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Car Review: Refreshed Infiniti QX80 offers standout styling in pleasant package

Large luxury SUVs seem to be as popular as ever and Infiniti offers a solid choice. The refreshed QX80 offers loads of technology and standout styling in a large, pleasant package that has room for the family to spread out and relax in style.

WASHINGTON — Large luxury SUVs seem to be gaining popularity as buyers’ trade in pricey sedans for big SUVs. So where large SUVs might have seen sporadic updates, these rides are now seeing rapid updates to satisfy buyers moving from cars but expecting the latest tech and luxury in a much bigger package.

The Infiniti QX80 is case in point. It’s been less than three short years since I looked at the then-all new QX80 and it has already had a host of updates.

One of the biggest changes is the exterior styling, which I thought was a bit strange before. Infiniti changed the front end by adding larger headlight clusters that seem to better suited to this large vehicle. The new design gives a nice presence that looks fresh and sleek for such a big brute. It commands your attention with a large grill and huge 22-inch wheels with lower profile tires, a $2,800 option, which fills out the wheel wells. There is a good deal of chrome trim pieces on the body from emblems to the chrome-capped side view mirrors. Thankfully, the tall QX80 comes with running boards to help entry and exit but power-folding running boards would be nice.

The inside of the Infiniti QX80 offers a plush environment with plenty of space. Spend $5,700 for the Deluxe Technology Package for the semi-aniline leather seats with heat and ventilation. There are only 10-way power adjustments for the driver, so it might be hard to find the perfect position for every driver. The fit and finish is very good with soft touch materials abound and nice leathers and woods. A lot of glass adds to a bright interior and you can see out very easily.

The second row has captain’s chairs just like up front. There is even a center console with storage and cup holders. Dual screens are embedded in the front seat backs so passengers can watch a flick and relax on long rides. The third row is a bit of a hassle to get in and out of, but the space is very usable for the kids or an adult or two, although taller riders might find it tight. Storage through the power hatch is good but the lift up is pretty high. The NAV and audio system are easy to use, but the resolution doesn’t seem as crisp as some others in this class.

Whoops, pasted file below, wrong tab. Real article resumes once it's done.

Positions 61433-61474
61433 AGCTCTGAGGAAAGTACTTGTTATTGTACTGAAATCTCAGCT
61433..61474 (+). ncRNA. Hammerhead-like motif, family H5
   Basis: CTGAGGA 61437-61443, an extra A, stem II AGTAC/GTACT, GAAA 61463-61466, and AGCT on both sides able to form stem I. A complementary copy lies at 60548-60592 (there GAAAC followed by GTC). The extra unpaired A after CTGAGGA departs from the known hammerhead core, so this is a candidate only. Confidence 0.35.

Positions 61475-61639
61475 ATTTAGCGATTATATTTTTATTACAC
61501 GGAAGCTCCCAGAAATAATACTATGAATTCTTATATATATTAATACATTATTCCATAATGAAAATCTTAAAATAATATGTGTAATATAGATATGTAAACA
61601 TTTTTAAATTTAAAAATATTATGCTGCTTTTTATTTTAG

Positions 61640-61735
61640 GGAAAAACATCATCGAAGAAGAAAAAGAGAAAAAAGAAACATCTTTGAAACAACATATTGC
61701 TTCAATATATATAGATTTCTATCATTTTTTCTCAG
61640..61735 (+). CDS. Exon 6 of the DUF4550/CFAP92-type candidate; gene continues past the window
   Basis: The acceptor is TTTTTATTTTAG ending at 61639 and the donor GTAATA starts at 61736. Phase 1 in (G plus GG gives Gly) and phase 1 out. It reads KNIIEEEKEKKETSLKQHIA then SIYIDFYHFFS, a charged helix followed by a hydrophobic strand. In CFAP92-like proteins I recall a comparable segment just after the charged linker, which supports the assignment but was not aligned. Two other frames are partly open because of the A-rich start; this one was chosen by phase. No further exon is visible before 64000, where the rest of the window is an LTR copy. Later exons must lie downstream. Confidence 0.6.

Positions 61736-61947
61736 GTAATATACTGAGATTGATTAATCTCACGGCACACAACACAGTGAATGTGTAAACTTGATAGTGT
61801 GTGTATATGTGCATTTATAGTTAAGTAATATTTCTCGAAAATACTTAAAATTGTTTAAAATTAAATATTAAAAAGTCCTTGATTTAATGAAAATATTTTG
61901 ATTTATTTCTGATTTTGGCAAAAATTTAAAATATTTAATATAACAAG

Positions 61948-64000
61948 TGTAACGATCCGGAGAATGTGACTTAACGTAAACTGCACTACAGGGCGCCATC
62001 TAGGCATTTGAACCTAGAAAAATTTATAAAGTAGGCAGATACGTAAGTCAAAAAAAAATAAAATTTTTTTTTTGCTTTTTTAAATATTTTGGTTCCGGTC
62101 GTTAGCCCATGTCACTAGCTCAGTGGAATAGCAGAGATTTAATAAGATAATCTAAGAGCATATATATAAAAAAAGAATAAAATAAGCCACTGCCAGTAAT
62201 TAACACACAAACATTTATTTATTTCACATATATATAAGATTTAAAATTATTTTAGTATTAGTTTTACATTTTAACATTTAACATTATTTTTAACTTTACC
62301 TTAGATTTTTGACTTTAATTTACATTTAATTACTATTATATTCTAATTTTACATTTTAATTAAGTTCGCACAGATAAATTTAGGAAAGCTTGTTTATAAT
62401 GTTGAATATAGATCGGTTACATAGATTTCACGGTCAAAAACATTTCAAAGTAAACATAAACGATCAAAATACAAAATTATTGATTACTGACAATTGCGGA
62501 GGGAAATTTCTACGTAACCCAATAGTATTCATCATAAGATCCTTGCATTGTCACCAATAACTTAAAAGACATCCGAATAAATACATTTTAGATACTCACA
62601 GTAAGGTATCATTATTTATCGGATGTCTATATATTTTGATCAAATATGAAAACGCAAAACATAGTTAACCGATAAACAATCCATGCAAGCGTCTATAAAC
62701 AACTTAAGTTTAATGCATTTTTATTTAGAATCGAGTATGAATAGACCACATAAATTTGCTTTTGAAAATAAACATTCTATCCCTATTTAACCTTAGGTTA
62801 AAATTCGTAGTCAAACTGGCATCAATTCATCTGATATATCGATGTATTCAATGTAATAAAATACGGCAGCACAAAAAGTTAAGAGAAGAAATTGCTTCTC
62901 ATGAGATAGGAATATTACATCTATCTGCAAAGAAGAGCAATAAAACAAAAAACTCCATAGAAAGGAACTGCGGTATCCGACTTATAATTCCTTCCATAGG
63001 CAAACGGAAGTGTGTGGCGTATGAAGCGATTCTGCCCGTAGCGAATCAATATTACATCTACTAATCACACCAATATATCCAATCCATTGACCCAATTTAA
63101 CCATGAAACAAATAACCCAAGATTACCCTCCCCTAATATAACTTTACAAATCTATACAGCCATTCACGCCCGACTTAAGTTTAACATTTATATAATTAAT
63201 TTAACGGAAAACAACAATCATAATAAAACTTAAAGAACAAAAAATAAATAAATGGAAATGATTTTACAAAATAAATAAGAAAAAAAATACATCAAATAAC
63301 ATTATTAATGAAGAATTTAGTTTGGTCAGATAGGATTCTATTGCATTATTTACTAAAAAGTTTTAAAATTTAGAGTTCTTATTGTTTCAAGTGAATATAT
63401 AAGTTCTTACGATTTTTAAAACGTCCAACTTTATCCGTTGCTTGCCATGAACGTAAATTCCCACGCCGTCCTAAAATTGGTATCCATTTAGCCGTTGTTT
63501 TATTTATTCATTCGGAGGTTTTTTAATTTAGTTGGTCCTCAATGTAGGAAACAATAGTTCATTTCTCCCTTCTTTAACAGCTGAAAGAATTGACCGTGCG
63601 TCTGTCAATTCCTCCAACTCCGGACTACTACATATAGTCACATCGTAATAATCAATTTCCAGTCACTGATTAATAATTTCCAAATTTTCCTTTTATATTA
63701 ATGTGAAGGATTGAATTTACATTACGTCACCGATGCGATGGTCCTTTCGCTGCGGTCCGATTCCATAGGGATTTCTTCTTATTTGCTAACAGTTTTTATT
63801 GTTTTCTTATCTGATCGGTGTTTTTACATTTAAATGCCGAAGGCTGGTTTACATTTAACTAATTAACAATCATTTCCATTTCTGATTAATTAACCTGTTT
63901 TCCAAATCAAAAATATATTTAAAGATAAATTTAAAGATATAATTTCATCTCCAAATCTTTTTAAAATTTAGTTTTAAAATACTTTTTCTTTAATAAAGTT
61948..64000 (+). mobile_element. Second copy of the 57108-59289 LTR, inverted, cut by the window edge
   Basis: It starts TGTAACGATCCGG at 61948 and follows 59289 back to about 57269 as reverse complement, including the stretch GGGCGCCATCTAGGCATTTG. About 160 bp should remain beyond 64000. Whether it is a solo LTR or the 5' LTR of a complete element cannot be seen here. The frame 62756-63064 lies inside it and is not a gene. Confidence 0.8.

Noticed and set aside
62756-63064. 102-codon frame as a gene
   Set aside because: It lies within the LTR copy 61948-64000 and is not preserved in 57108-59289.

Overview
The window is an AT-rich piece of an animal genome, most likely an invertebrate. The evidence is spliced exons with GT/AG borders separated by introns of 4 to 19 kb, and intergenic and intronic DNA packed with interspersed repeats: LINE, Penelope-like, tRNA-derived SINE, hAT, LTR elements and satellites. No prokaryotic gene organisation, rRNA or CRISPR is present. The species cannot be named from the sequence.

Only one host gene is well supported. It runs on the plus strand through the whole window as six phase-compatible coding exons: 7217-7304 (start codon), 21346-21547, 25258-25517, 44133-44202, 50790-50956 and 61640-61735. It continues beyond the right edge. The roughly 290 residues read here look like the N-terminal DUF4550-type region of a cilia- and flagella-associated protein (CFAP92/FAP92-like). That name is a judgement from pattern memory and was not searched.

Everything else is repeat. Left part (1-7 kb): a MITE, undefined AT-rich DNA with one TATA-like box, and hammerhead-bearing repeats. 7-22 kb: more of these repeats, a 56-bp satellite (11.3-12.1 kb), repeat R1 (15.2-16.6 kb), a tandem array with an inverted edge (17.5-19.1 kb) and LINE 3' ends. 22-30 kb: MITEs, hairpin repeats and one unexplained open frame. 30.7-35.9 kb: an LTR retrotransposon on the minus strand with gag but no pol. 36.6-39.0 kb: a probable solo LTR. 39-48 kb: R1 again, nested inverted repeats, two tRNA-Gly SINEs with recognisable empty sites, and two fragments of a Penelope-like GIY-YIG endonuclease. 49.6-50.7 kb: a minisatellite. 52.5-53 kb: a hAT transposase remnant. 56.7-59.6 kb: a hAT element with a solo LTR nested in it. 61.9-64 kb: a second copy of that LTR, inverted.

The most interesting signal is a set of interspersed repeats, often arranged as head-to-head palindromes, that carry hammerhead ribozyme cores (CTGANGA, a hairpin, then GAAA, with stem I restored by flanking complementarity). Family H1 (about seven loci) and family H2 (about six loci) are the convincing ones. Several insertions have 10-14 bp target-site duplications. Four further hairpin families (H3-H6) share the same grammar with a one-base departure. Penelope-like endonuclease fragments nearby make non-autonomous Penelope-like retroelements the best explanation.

When you hit the road in the QX80, you sit high up and would expect a truck-like ride. But I was pleasantly surprised that this is a quiet, mostly smooth ride. Only large bumps seem to be transmitted inside. The smaller standard wheels could help out with this. The wind noise I noticed on the previous QX80 has been hushed this time.

The QX80 also handles pretty well for a large vehicle with the help of the optional Hydraulic Body Motion Control, which stops much of the lean-in corners and adds confidence behind the wheel. Power comes from a V8 with 400 horsepower that motivates the big Infiniti without fuss. The seven-speed automatic was very smooth, clicking off shifts sometimes without even knowing it.

I probably don’t have to tell you that fuel economy for large SUVs like this one isn’t stellar. I did manage 14.8 mpg in 335 miles of driving.

Infiniti has upped its safety technology too. Forward Emergency Braking with Pedestrian Detection measures distance from vehicles in front but also the speeds and warns and will brake if you don’t. The normal safety suite that you would expect in an $80,000 ride is present plus a cool LCD monitor for the normal rear view mirror. With the flip of a toggle on the mirror, you can see what’s behind you even when the back window is obscured.

Large luxury SUVs seem to be as popular as ever and Infiniti offers a solid choice. The refreshed QX80 offers loads of technology and standout styling in a large, pleasant package that has room for the family to spread out and relax in style.

Mike Parris is a member of the Washington Automotive Press Association. The vehicles are provided by DriveShop, FMI or Motus One for the purpose of this review.


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